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Conservator’s settlement for minor children upheld

In Smith v. Parks Hotels & Resorts, Inc. (Georgia Ct. App. June 8, 2022), the mother of five children was killed by her boyfriend while she was cleaning a room as a Hilton employee. The probate court appointed a conservator for the minor children who filed a Worker’s Compensation claim. The claim was settled for $150,000, but later, after a successor conservator was appointed, the new conservator sought to have the court set that settlement aside.

The Court of appeals recited that the settlement agreement included a warranty of capacity certifying that the conservator “had the sole right and exclusive authority to execute the agreement and receive the sums specified in it. Further, the settlement agreement contained a provision requiring both parties to “cooperate fully and execute any and all supplementary documents and to take all additional actions, which may be necessary or appropriate to give full force and effect to the basic terms and intent of [the][s]ettlement[a]greement to specifically include a dismissal of [any] lawsuit in its entirety with prejudice.”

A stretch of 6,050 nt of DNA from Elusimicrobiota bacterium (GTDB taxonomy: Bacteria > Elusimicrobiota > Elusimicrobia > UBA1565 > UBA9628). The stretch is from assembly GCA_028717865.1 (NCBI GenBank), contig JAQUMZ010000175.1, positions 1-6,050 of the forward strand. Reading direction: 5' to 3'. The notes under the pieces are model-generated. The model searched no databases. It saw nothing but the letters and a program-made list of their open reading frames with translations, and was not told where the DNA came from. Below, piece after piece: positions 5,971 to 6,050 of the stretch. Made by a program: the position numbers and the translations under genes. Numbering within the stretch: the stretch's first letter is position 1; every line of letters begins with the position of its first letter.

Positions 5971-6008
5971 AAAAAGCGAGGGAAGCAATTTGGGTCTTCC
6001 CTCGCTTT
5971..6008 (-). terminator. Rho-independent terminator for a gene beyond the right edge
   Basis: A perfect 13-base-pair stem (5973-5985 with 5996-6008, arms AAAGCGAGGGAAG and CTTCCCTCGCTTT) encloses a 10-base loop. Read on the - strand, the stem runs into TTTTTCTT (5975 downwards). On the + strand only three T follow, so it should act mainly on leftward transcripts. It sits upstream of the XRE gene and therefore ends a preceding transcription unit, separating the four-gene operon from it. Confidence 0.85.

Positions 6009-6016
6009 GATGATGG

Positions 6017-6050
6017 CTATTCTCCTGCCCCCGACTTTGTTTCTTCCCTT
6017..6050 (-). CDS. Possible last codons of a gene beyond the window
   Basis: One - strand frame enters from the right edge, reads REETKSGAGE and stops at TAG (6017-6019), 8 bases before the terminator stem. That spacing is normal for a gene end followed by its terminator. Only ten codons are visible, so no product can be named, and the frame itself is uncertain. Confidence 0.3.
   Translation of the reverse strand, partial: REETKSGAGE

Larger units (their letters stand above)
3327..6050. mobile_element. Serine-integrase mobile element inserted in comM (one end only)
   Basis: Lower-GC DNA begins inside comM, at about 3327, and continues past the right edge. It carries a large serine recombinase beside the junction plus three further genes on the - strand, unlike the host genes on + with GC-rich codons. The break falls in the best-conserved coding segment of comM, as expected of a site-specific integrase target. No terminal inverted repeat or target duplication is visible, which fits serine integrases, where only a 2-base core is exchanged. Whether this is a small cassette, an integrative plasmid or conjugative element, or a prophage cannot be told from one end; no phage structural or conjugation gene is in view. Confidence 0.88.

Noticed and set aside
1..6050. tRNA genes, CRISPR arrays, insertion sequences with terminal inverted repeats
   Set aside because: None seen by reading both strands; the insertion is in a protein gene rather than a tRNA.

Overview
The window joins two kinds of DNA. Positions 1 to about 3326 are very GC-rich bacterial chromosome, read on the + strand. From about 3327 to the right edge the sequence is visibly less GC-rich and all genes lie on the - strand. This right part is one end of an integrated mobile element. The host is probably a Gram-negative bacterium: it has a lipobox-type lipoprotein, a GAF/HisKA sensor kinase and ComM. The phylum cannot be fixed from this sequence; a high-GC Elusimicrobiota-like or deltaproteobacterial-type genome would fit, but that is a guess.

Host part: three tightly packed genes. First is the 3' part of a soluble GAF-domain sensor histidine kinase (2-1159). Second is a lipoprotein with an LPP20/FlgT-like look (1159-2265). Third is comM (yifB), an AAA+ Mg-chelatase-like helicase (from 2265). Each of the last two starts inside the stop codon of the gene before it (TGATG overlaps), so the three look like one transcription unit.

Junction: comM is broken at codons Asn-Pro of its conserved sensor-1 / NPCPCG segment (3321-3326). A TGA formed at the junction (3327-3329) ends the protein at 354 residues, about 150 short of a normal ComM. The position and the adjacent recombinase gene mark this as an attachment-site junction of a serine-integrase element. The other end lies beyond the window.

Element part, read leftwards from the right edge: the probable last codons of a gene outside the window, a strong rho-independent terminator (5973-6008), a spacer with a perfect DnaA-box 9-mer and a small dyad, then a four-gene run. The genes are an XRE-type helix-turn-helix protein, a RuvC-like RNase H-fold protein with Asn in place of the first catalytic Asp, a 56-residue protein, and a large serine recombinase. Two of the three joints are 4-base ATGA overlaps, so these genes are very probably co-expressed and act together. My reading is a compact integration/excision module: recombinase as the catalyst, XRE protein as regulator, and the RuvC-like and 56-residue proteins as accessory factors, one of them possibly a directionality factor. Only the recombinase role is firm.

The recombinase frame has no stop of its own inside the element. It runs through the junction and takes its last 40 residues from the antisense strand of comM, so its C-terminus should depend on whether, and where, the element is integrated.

One basis for seeking to have the decision approving the settlement set aside was that the conservator lacked authority. However, the facts showed otherwise. Although the letters of conservatorship it issued to her, which state that she “shall . . . [n]ot sell or give away any of the [m]inor’s property without a court order,” the probate court subsequently issued a written order explaining that this requirement did not apply to workers compensation settlement agreements approved by the Board. Thus, the Probate Court’s ruling showed there was not a non-amendable defect in the record preventing the conservator from settling the case. Although the trial did (incorrectly) find there was a non-amendable defect in the record, it ultimately refused to set aside the worker’s compensation settlement. Since a decision below that is right for any reason must be affirmed, the decision below was affirmed.


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